Saturday, March 31, 2012

Cheating, Instant Everything, & Absolute Nothing

Our kids live in a world of instant gratification, where any answer they need is two seconds away.

Google's Instant Search (now two years old) makes finding info even easier ... users start typing and Google fills in the blanks, guessing where the searcher is headed. As one types, search results appear automatically ... without hitting enter.

Here's an article further pushing this instant info envelope: Future search engines may actually anticipate your searches for you, based on your user habits. Log onto the web, and your searches will appear before you even make them.

Now add studying to the picture. "Why did I need to study for this," a student wonders, "when all of the answers are available through the phone in my pocket?"

Technology clashes with moral relativism

It's a morally ambiguous time to begin with, and technology races forward as boundaries and social standards are constantly being pushed, redrawn or shattered entirely.

I'm taking a grad class right now in research - which one would think would be very straight forward. Not the case.

There are four basic types of research in the social fields, my textbook explains, and the most scientific of them is called "Postpositivist." The "post" in this research worldview signifies the fact that research now "challenges the traditional notion of absolute truth in knowledge."

Here's the part that got me: Since truth can't be found, a researcher no longer proves a hypothesis. Instead, he can only "indicate a failure to reject a hypothesis."

Got all that, students? You can find the answers to your test in .5 seconds, and there's no such thing as truth (and thus, right or wrong). But, don't you dare cheat!

Good grief, it's gotta be a confusing time to be a kid.

Thursday, March 22, 2012

Fair and Balanced

I love getting political in the classroom. Political philosophy is my favorite area of study, maybe second only to media studies. Combining the two puts me in teacher heaven.

So I thought this Virginia teacher's assignment was very cool: He had his students do "opposition research" on the remaining Republican candidates ... and he even had his students source Obama campaign officials so they could, in theory, forward their findings onto the president's campaign team.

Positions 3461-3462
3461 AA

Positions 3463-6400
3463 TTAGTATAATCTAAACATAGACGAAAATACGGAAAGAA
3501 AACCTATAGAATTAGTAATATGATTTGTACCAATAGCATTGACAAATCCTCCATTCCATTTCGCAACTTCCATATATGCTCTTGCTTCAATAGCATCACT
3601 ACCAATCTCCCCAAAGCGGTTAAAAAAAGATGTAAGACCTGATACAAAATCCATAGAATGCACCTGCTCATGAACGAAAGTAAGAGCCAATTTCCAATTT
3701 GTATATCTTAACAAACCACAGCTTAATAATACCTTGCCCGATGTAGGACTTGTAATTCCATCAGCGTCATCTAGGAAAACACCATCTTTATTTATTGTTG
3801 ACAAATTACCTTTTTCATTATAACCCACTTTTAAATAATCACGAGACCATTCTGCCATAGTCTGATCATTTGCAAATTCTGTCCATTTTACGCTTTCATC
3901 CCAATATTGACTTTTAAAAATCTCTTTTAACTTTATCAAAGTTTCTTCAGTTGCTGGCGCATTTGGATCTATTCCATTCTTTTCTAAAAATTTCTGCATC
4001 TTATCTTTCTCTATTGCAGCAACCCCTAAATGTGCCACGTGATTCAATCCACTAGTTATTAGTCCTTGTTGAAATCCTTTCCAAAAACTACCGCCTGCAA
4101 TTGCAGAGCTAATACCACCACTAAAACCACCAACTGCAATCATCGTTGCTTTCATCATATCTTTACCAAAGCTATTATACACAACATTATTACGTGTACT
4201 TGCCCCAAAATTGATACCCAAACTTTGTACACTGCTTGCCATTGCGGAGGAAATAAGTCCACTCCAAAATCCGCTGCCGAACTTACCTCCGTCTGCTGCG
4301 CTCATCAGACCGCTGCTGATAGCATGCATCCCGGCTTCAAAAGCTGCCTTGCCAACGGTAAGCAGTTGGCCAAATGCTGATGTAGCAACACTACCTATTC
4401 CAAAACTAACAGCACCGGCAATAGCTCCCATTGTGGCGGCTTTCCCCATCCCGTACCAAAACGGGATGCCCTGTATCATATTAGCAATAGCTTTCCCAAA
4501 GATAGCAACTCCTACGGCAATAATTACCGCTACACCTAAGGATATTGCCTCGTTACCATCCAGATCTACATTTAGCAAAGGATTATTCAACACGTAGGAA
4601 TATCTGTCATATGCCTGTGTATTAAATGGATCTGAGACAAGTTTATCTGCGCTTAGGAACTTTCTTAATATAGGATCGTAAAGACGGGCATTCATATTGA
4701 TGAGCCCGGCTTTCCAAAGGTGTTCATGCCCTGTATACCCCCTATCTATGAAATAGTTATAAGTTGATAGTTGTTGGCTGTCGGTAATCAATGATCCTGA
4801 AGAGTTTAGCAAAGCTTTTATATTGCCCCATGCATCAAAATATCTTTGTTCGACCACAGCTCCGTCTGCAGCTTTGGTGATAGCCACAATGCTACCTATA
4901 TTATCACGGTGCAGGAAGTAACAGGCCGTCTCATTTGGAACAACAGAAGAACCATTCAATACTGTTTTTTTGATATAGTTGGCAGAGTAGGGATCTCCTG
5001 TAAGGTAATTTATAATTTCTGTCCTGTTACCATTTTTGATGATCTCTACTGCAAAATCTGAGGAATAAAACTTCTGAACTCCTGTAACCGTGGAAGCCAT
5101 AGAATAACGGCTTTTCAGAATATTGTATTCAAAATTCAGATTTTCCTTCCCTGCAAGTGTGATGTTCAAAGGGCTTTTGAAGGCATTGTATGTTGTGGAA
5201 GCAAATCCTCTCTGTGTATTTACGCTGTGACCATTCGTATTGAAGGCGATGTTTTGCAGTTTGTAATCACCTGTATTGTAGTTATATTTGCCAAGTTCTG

This assignment is awesome for several reasons. As a former PR guy, I recognize these kids are building real-world critical thinking and research skills. In my opinion it's a thoughtful, relevant, and probably fun assignment.

Except the teacher didn't assign any dirt digging on the president; instead, he had the kids focus entirely on the GOP candidates.

If he'd have simply opened up the assignment to researching both sides, he wouldn't be in the national news.

Tuesday, March 20, 2012

Misplaced Priorities

Got some great news today ... our school district is facing yet more tough budget cuts.

As far as I can tell, our superintendent is some kind of wizard. He's brilliant when it comes to saving cash, and cutting corners only when absolutely required.

But even the incredible competency of our fearless leaders isn't enough to keep at bay layoffs (234 positions, according to the news report above) when there is simply no more money.

We also got an all-staff email today letting us know we are out of computer / printer paper.

My freshman class is working on solving big problems today, combining art and science in the spirit of Da Vinci. Thinking about the state of our nation, a freshman girl just asked, "Mr. Bank, why do we spend so much money on wars ... but not enough to keep like three extra teachers?"

I had no answer for her.

Tuesday, March 13, 2012

Blogger Loves Google Calendar

When I started using Blogger as a classroom management tool a few years ago, I did it for one simple reason: Every new blog post = a new date and lesson. It made perfect sense to me, and still does.

Last semester I taught English 12. Say I teach it again next year ... I can just copy / paste in my old posts ... change the date ... and presto - I have online lessons ready to roll.

I started using Blogger before Google bought it, and now they play even more nicely together. For example, I can grab the embed code from my Google calendar, and pop it anywhere on my blog. Like I did above.

Now kids have instant access to homework, test schedules, tutoring, my schedule, etc.

Blogger and Google - a match made in 2.0 classroom heaven.

Sunday, March 4, 2012

Free Teacher Face Lifts = PR Train Wreck

When a story like this hits the press, it makes the PR guy in me cringe. And it's disturbing from a teacher's perspective. Heck, it's bothersome to me as a taxpayer, for that matter.

Apparently Buffalo, New York has been offering free plastic surgery - no deductible - to all public school teachers in the city for the past 40 years.

Police and firefighters have the same union-negotiated benefits, but of course the media focuses almost solely on teachers.

And, understandably, mainstream and conservative news outlets / blogs are blowing up with angry news stories ... and even angrier reader comments.

Every story like this is accompanied with a thousand comments from the public, such as "Wow three months off plus free breast implants!" And so our collective image slides further into the muck.

Teachers are unfairly attacked with frequency. But this nonsense does not help anyone (except plastic surgeons). I'm reminded of a favorite saying of my grandmother: God helps those who help themselves.